The European High Level Task Force on Conflict Zones handed over on 17 March 2016 its final report to Mrs Violeta Bulc, European Commissioner for Transport. In the aftermath of the tragic downing of Malaysian Airlines flight MH17 over Ukraine, the report contains recommendations which address the risks to civil aviation when flying over conflict zones.
The recommendations of the report include the development of a common European risk assessment of conflict zones and a quick alert mechanism to notify the aviation community. The report calls for cooperation among Member States and with the European Commission to enable the timely sharing of information and the timely identification of rapidly emerging threats. The report concludes that measures need to be taken at national and European levels to limit the risks posed to civil aviation from regional conflicts zones.
Violeta Bulc, EU Commissioner for Transport said: "The threat of terrorism to civil aviation is likely to remain high in the foreseeable future, which is why aviation safety and security standards are one of my top priorities. This report contains proposals to further improve the current situation that I consider essential. In particular, I welcome the improvements to the process for building common EU conflict zone risk assessments and the proposal for a quick alert mechanism. Time for action is now - it is essential that concrete steps are put in place to protect EU citizens when flying."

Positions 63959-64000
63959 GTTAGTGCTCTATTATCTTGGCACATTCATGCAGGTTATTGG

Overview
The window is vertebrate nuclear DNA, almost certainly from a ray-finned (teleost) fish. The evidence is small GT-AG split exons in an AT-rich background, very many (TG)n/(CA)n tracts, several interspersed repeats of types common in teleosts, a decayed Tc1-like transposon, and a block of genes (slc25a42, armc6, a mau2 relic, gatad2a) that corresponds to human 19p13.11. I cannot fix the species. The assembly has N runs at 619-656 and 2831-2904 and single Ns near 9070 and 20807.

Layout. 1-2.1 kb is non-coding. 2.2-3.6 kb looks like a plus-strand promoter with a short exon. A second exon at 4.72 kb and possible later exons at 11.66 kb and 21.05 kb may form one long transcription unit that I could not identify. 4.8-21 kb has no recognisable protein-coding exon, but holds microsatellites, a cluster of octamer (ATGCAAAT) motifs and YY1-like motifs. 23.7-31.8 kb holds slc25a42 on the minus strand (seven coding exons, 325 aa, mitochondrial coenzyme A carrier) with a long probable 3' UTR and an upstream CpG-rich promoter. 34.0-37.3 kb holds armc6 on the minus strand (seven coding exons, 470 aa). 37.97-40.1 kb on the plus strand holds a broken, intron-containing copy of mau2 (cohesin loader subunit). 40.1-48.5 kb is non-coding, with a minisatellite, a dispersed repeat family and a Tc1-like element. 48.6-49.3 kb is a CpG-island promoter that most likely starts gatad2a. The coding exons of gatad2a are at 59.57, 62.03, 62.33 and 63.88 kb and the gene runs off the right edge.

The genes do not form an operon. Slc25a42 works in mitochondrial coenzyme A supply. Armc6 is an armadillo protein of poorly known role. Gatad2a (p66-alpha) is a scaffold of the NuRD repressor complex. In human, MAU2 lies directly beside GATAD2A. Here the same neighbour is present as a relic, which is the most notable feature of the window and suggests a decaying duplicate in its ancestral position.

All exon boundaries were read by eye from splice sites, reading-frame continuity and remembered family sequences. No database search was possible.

Patrick Ky, EASA Executive Director said: “It is a collective effort: in coordination with the EU Member States, EASA will put in place as soon as possible a system allowing to timely disseminate validated information and recommendations related to conflict zones”.
The report will now be submitted to the Dutch Presidency of the Council of the European Union for action.
The European High Level Task Force on Conflict Zones was composed of high level representatives of the European Commission, the European External Action Services, several European Civil Aviation Authorities, the International Air Transport Association IATA, KLM, and EASA.
A summary of the report can be found here.
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